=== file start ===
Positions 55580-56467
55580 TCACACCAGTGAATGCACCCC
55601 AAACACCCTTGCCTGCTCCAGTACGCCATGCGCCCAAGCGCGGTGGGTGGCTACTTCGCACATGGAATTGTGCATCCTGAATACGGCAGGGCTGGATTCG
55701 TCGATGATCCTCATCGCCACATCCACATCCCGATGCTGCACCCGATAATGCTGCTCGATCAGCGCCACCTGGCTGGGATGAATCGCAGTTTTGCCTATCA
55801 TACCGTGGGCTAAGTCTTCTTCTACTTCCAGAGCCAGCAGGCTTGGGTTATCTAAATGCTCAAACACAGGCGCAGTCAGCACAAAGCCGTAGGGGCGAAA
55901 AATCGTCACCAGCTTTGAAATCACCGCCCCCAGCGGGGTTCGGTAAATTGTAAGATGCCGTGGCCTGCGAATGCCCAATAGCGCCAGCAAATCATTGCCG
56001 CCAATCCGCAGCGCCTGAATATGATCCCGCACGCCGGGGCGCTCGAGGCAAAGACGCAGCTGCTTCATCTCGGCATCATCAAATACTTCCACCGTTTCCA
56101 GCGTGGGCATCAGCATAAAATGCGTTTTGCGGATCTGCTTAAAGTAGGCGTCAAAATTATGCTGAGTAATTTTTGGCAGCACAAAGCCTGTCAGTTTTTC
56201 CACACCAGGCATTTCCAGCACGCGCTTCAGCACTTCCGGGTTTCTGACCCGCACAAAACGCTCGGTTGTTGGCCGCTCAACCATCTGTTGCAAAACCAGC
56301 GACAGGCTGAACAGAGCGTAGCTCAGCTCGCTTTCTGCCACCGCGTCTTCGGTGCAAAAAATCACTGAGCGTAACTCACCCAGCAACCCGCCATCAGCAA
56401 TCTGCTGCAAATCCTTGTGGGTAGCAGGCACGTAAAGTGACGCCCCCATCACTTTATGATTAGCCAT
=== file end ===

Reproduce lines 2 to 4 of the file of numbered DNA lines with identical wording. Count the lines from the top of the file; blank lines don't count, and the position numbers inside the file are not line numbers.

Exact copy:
55580 TCACACCAGTGAATGCACCCC
55601 AAACACCCTTGCCTGCTCCAGTACGCCATGCGCCCAAGCGCGGTGGGTGGCTACTTCGCACATGGAATTGTGCATCCTGAATACGGCAGGGCTGGATTCG
55701 TCGATGATCCTCATCGCCACATCCACATCCCGATGCTGCACCCGATAATGCTGCTCGATCAGCGCCACCTGGCTGGGATGAATCGCAGTTTTGCCTATCA